Founded by Fabio Bonizzoni in 1995 La Risonanza began as a vocal and instrumental group before expanding its forces to become one of today’s major period instrument baroque chamber orchestras. The group began recording for Glossa in 2002.
Particular focus is given to music in the Italian style composed between the end of the 17th and the first half of the 18th centuries, exemplified by a seven volume series currently in progress for Glossa to record all the secular-texted Italian Cantatas with instrumental accompaniments written by Georg Frideric Handel. Joining La Risonanza for this (and other) projects are many of the current talented specialist guest vocalists, including Roberta Invernizzi, Nuria Rial and Emanuela Galli. The first volume in the series, Le cantate per il Cardinal Pamphili, was awarded The Stanley Sadie Handel Recording Prize for 2007.
Leading European festivals where La Risonanza have performed in recent years include the Festival Oudemuziek (Utrecht), Quincena Musical (San Sebastián), Semana de Música Religiosa (Cuenca), Lufthansa Festival of Baroque Music (London), Festival Internacional de Santander, Rheingau Musik Festival, MDR Musiksommer, Musica e Poesia a San Maurizio (Milan), Teatro San Carlo (Naples), Arsenal (Metz), Styriarte Festival (Graz), Accademia di Santa Cecilia (Rome) and the Società del Quartetto (Milan).
Since 2007 La Risonanza has been the orchestra-in-residence of the French département of l’Aisne.
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Aside from directing La Risonanza the Milanese harpsichordist and organist Fabio Bonizzoni (he also teaches at the Royal Conservatory of The Hague, the Conservatory of Trapani and the Conservatorio della Svizzera Italiana in Lugano) has introduced us to his view on Glossa of keyboard Sonatas by Domenico Scarlatti and to a thrilling reading of Bach’s Goldberg Variations, among other recordings.
Initial studies in Italy were continued under Ton Koopman, being his only student graduating both in baroque organ and as a harpsichord soloist. His concert activities take him to concert halls throughout Europe (such as to the Auditorio Parco della musica, Rome, Arsenal, Metz, Teatro Real, Madrid, Salle Gaveau, Paris) as well as to the major early music festivals.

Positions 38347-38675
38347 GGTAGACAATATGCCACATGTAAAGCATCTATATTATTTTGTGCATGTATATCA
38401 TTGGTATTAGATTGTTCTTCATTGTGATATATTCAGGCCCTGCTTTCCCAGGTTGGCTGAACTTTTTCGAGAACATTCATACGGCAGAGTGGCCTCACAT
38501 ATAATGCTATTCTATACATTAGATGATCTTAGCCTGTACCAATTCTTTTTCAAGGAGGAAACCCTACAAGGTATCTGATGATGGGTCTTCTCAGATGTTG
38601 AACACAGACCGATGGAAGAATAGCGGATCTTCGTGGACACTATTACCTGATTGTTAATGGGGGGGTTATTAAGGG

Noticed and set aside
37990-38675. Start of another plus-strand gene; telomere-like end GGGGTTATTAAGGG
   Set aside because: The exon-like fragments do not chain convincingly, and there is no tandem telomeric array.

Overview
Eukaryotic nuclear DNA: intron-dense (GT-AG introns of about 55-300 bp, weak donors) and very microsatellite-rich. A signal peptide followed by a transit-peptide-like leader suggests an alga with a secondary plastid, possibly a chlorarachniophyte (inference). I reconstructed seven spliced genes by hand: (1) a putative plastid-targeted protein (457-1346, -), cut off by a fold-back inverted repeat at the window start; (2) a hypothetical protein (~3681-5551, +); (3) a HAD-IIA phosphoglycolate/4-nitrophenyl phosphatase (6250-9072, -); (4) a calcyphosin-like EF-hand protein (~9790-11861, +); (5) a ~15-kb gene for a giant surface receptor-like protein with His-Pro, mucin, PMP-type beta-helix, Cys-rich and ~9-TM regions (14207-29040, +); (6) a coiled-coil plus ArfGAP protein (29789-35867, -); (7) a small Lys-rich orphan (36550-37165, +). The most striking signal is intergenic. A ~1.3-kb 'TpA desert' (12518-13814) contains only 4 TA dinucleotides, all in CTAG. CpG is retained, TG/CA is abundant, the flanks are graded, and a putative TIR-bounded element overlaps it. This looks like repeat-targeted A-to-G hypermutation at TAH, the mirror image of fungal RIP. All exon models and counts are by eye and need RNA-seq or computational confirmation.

The collective artistic endeavours of Glossa have recently been recognized with an award of Label of the Year for 2014 by a Europe-wide panel of classical music media organizations – print and online magazines, as well as radio broadcasters – who form the International Classical Music Awards (ICMA) jury. This is to be presented at the Award Ceremony and Gala Concert in the Philharmonic Hall in Warsaw in April 2014. The Glossa adventure began back in 1992, led by two pioneering Spanish instrumentalists – brothers José Miguel Moreno and Emilio Moreno – who set about creating a treasure trove of recorded excellence, notably in the ever-developing field of “early music”. To this day, the label remains focused on its artists, supporting their musical journeys and inclinations, with the artistic direction entrusted to Carlos Céster. With a small team around him Céster operates from San Lorenzo de El Escorial, surrounded by the abundant natural riches of the mountains around Madrid and with an austere Monasterio in sight to ever encourage him in the rigour of his work. [read more...]
Fabio Bonizzoni’s instinct for honing in on the music of the great Baroque composers, such as Bach and Handel, and finding each time a fresh and inspirational response (proving once more, if needed, their greatness), now turns to two contrasting Italian masters in two separate recordings released on Glossa, which are devoted to the music of Antonio Vivaldi and Girolamo Frescobaldi. As the director of La Risonanza, Bonizzoni has demonstrated a rare understanding for the ever-evolving nature of Handel’s response to changing working stimuli. He also has an innate response to the depths of Italian musical expression as a keyboard player. So, there is no better musical direction for Bonizzoni’s journey to head off towards than the music of Girolamo Frescobaldi. By way of an introduction to both his new Frescobaldi and Vivaldi recordings Fabio Bonizzoni here touches upon certain key issues regarding his Italian musical forebears. [read more...]